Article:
Having said all that, I’m less than impressed with some of the opposition response to events, with politicians of the other parties ‘baying for more blood’ as the Western Mail put it in its headline yesterday. It’s an intensely personalised approach to political debate, which probably results from two factors. The first is that the politicians are cooped up in the hothouse in the Bay, and the second is that there is so little real difference between them on policy that all they can do is argue about each other’s personal merits and qualities.
A minister tried to do something improper and quite rightly got sacked for it. Most of us – probably all of us – do silly things from time to time, although the consequences are not always so severe. And silliness in politicians has never been demonstrated to be party political in nature; foot-in-mouth syndrome can and often does affect politicians from any party. So can a tribalistic desire to do down one’s political opponents whenever the opportunity presents itself. But there is – or should be – more to politics than that.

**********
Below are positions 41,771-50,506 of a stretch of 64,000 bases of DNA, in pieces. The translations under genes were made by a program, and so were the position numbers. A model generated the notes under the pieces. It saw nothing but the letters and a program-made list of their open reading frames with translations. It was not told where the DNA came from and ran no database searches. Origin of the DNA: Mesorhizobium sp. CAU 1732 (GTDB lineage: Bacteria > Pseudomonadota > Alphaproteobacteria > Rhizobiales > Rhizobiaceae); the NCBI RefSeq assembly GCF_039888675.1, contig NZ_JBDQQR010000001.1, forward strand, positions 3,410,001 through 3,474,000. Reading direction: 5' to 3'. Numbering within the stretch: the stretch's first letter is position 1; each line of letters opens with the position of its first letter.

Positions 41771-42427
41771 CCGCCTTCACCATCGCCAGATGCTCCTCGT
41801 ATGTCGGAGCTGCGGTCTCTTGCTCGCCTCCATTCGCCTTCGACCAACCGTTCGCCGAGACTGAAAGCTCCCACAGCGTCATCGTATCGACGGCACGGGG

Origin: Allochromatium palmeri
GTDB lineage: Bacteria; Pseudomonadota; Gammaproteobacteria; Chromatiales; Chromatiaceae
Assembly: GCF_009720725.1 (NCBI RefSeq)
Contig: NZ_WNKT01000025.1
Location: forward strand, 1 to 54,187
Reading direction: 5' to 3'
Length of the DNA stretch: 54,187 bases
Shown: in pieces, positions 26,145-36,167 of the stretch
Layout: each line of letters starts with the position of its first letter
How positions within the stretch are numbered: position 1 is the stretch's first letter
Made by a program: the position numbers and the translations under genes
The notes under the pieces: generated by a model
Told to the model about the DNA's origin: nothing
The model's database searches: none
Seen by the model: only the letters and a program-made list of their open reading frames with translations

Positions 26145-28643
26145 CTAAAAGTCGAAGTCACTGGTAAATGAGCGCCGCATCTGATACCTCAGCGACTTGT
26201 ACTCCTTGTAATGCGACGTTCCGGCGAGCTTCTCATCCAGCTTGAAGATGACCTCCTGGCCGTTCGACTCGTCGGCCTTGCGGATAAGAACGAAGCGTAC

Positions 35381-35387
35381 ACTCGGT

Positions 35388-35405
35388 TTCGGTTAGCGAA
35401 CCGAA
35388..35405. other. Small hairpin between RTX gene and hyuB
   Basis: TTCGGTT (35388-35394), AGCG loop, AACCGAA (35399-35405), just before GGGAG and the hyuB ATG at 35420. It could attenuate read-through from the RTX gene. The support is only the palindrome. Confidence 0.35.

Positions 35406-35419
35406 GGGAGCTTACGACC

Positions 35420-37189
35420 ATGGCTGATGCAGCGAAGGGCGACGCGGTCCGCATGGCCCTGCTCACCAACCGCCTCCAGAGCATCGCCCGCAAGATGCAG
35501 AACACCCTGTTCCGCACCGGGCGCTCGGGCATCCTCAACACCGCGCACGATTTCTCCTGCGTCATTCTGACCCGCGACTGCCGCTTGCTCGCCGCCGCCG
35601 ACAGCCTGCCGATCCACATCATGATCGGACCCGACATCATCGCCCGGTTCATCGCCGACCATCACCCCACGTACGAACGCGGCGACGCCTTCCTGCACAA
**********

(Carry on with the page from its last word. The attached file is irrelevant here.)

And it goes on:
This isn’t what some of us hoped devolution would be about. It was supposed to bring about a more mature and adult approach to political debate in which different futures for Wales could be laid out and examined, not just an amateurish copy of the pantomime nonsense that we see daily from Westminster. For sure, demanding blood generates news stories and headlines, but it adds little to the sum total of knowledge and understanding. And it has even less to do with building a new Wales.